I picked up an old 1970s bundy alto in its original throw back plastic molded case this past weekend for 60 bucks at a garage sale. As I refurbish horns for a hobby, I thought Id use it for my grandkids to learn on or simply for a free loaner whenever I have a students horn for a few days and they need a horn for band.
I Looked it over to see the expected war wounds from a horn a student used.
Missing cage lock down screws, two cage feet needing resoldered. Dings here and there, bend down rim lip, a couple non resonator, cheapest available rivet pads, that are too small for for the key cup, needing a new neck cork. Nothing major, just what makes us techs deal with daily that run up a repair bill. Normal issues caused by studen players.
After I do my work on it, nothing major just taking up my time, I will have a great playing alto. I compare it to a 1924 brass Buescher True Tone I have in stock. Yes they are the same horn, just a stripped down version of a true American vintage horn. I smile at the similarities and the inevitable downfall of the American horn market.
Then I look at the market. All the Kids get together in band holding their red, purple, brightly colored taiwan made horns and realize, this bundy is just the new ugly duckling for the kids to make fun of. More than half the players will quit and the other half will move on to a horn that wont fall apart. One that wont bend if you squeeze the bell too hard.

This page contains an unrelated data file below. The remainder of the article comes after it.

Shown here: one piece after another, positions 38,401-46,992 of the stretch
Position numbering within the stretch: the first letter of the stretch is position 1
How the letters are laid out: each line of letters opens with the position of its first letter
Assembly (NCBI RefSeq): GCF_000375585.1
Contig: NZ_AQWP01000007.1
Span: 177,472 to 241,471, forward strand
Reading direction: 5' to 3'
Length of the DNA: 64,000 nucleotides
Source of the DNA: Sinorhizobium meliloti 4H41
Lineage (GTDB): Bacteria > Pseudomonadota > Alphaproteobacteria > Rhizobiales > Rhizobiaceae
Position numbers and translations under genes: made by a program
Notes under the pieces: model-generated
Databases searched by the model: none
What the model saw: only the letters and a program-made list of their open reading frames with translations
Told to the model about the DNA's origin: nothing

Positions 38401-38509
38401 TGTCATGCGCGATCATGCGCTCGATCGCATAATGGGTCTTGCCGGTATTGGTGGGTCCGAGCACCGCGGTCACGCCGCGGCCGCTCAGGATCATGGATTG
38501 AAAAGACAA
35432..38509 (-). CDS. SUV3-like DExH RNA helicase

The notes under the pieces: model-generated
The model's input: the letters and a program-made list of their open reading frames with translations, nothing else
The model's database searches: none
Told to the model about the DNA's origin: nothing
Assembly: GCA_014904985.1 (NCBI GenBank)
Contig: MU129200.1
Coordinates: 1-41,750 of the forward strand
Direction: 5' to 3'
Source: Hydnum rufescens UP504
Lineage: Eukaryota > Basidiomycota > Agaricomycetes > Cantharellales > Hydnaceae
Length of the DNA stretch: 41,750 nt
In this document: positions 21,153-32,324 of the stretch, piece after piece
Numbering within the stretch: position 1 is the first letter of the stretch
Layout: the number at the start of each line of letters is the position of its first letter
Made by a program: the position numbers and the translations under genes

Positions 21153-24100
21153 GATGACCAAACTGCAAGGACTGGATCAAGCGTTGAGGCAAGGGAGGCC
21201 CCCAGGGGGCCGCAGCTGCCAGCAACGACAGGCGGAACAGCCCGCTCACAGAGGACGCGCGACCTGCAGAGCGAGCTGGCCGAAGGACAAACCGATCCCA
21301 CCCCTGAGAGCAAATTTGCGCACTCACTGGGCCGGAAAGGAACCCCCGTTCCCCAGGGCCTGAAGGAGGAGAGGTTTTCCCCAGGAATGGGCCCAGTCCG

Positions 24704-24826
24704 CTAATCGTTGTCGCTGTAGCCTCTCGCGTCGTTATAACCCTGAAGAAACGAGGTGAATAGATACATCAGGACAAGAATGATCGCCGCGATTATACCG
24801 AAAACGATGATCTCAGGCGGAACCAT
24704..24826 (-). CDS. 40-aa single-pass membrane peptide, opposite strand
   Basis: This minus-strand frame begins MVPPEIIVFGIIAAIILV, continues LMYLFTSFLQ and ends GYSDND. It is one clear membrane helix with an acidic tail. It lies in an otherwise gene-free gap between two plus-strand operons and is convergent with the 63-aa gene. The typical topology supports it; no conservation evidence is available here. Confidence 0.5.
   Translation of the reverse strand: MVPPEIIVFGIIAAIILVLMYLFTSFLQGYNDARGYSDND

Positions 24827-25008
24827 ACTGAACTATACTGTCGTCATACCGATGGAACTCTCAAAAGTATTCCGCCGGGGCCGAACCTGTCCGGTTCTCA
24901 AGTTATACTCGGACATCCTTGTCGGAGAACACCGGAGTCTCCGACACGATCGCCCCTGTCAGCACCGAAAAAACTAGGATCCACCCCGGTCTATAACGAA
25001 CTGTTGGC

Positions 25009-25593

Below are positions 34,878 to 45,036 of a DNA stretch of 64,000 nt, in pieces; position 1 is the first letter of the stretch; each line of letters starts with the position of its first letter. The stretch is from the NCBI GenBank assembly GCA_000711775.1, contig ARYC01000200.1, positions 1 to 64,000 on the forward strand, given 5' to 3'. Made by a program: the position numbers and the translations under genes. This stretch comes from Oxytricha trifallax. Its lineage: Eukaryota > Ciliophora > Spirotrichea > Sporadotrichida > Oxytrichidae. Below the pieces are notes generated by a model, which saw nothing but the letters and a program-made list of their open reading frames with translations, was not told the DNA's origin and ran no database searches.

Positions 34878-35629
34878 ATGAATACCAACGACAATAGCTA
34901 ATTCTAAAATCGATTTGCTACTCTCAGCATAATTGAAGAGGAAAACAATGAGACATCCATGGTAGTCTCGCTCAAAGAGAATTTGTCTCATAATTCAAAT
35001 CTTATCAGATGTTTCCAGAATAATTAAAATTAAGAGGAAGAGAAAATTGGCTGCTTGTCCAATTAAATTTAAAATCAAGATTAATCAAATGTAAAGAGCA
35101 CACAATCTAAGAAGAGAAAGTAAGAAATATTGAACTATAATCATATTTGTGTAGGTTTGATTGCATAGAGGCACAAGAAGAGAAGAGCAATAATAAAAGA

Then I remember in my Senior year of HS, I had my wonderful 1964 Selmer Mark VI that I played for hours every day. But that first chair alto player that never practiced and always could sight read the pants off anybody was sitting there with his Bundy Alto and his Silver selmer alto mouthpiece chewing all of us up. Still blowing a wonderful sound.
So I salute the Bundy. Pick it up for 60 bucks. Put 200 bucks into it to get it playing real nice, and it is still worth less than you have into it. Its like that 95' toyota corolla with 250K miles on it that is worth nothing. Except this horn, unlike an old car, will not die. 10 years from now the market will be saturated with cheap multi colored horns that nobody plays or repairs and the Bundy will be making its rightful vintage beat around comeback. Never March with your upper end gem horn, pick up a bundy. Its hard to kill.